Victim Services

Steps in the prosecution of a criminal case:

1. The Arrest

After an arrest, the law enforcement officer prepares a written report of the incident, collects evidence, takes statements, etc. Once the investigation is completed, all of the information is forwarded to the District Attorney's Office and assigned to an Assistant District Attorney (ADA).

2. Screening

The ADA will review all of the information. If it is determined that the evidence is sufficient on which to base prosecution, formal charges will be filed against the defendant. 

3. Grand Jury

A Grand Jury is a closed hearing not open to the public. The Grand Jury is made up of normal citizens that hear testimony and decide what the defendant's formal charge, if any, will be. 

4. Arraignment

After formal charges are filed, the defendant will be arraigned. At an arraignment, the defendant pleads "guilty" or "not guilty" and a pretrial motion hearing is scheduled. If the defendant pleads guilty, he will be sentenced by a judge at that time. If he pleads not guilty, a trial date will be set.

5. Pre-Trial Motion

In a criminal case, one or more pretrial motion hearings may be scheduled. A motion is a written or verbal request by the defendant's attorney for the judge to issue a ruling or an order. A common motion in criminal cases is a preliminary exam in which a judge determines whether or not probable cause exists. Usually an officer will testify as to why the defendant was arrested. If the judge does not find probable cause, the defendant will be released from his bond obligation or from jail. 

6. Trial

There are usually several cases set for trial on the same day or in the same week. Subpoenas are issued for the witnesses, and in felony cases, a jury is selected. A felony criminal trial can last up to a week, and a misdemeanor trial will last about an hour or more. All trials consist of opening arguments, testimony and closing arguments. In most felony trials, the jury will decide if the defendant is guilty or not guilty. In misdemeanor trials, the judge will decide. 

7. Sentencing

If a defendant is found guilty by a judge or jury, he may be sentenced that day. A judge is responsible for sentencing the defendant. Some judges order a presentence investigation in which the defendant's prior  offenses, severity of the crime and impact on the victim are examined. The judge will schedule sentencing at a later date once the presentence investigation is complete.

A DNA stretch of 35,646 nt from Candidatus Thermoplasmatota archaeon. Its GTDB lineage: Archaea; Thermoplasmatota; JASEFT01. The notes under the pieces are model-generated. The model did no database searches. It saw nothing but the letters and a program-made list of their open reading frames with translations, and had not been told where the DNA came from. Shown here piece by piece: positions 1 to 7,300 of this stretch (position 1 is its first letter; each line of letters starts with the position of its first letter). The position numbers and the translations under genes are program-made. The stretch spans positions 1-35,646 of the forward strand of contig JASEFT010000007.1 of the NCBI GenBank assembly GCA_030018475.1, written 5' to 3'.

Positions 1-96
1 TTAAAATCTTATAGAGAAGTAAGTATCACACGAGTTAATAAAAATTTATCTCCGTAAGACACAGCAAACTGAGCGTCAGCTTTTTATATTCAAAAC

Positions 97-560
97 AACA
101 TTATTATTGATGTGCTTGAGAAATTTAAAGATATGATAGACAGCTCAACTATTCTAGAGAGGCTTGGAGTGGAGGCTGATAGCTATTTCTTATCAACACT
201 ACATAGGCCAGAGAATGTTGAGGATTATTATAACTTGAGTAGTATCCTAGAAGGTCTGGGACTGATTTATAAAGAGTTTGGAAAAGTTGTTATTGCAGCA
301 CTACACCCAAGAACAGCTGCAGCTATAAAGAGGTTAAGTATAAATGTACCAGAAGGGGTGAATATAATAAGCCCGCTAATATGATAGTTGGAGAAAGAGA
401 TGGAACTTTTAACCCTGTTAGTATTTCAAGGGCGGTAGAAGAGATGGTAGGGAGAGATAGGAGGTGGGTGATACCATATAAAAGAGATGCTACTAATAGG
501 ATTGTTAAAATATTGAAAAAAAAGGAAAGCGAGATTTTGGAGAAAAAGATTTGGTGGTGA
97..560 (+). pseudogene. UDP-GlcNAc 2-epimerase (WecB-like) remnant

Victim Assistance Coordinators

Pam Hawkins


Karen Dobbins-Brown


Faith Benton


Evelyn DeLeon


Kristin Lestage


Lisa Stewart


Laura Guidry


Update Victim Contact Info

If you are a victim in a case with in our office and would like to update your contact info to ensure you receive updates on your case, please fill out the information below. 

Note: Please fill out the fields marked with an asterisk.

Victims of most felony crimes qualify for certain rights under the Victim's Rights Act 783 enacted by the Louisiana Legislature.


These rights include:

  • The right to reasonable notice and to be present and heard during all critical stages or pre-and post-conviction proceedings;
  • The right to confer with the prosecution prior to final disposition of the case;
  • The right to refuse to be interviewed by the accused or a representative of the accused;
  • The right to review and comment on any pre-and post-sentence report;
  • The right to reasonably prompt conclusion of the case;
  • The right to seek restitution;
  • The right to be informed upon the release from custody or the escape of the accused or the offender.

To determine if your case qualifies for these rights, please contact your Victim Assistance Coordinator (VAC).

 Domestic Violence Crisis Line

1 (800) 915-0045


Sexual Assault Crisis Line:

1 (800) 777-8868





Victim Crime Reparation's Board:



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